The nice side of Twitter

Written by Terry Flew on September 10, 2015

I must say I am often someone who wonders about Twitter. While I work with some of the world’s leading researchers into Twitter, such as Axel Bruns and Jean Burgess, I am also sympathetic to the view that it can be a platform for planetary level public shaming and virtue signalling.

We should not necessarily criticise people for engaging in low-cost forms of public participation. As Barbie Zelizer has recently noted, responses to images such as that of the body

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Why the 2012 US Presidential election matters

Written by Terry Flew on May 21, 2012

An interview has been published in Open Democracy with Professor Theda Skocpol, from the Kennedy School of Public Policy at Harvard University, about the forthcoming 2012 US Presidential election. Skocpol is known to many for her pioneering work on state theory, which established public policy as an important variable in progressive politics, and rejected the determinism of Marxist state theory, noting the active role played by state agencies as political actors in their own right. More recently, she has authored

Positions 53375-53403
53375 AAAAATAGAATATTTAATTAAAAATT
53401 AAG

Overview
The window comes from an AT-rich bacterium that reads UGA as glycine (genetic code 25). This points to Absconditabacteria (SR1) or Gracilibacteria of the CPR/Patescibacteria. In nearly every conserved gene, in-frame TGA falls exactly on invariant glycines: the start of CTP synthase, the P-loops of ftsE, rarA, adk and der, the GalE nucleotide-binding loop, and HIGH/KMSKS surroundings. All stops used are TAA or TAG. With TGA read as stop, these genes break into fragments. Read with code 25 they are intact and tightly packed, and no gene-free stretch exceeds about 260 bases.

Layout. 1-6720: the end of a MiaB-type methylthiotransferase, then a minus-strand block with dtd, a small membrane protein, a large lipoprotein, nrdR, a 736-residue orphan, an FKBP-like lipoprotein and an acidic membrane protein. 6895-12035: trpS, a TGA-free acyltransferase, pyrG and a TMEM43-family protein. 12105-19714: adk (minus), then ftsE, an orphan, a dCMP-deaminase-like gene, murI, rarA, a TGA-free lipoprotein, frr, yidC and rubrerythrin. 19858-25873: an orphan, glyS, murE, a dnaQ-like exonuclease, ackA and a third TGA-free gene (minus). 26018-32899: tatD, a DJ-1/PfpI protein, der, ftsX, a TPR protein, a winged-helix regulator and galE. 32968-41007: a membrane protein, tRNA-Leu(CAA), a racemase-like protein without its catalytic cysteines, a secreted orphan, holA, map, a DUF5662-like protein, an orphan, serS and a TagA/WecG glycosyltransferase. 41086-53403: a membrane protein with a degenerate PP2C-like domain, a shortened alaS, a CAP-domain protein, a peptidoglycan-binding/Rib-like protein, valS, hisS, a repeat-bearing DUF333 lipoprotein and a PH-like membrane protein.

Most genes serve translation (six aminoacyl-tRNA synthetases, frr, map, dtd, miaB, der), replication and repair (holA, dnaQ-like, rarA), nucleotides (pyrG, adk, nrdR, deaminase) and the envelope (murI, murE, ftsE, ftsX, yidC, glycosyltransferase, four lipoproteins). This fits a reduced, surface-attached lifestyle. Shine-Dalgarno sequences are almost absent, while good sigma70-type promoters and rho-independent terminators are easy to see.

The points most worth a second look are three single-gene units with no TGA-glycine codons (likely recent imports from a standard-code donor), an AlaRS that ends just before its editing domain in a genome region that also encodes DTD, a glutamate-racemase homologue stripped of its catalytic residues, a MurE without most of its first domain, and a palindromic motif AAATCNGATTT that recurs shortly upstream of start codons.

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Barack Obama’s Convention Speech

Written by Terry Flew on August 29, 2008

On John McCain

Now let there be no doubt. The Republican nominee, John McCain, has worn the uniform of our country with bravery and distinction, and for that we owe him our gratitude and respect. And next week, we’ll also hear about those occasions when he’s broken with his party as evidence that he can deliver the change that we need.

But the record’s clear: John McCain has voted with George

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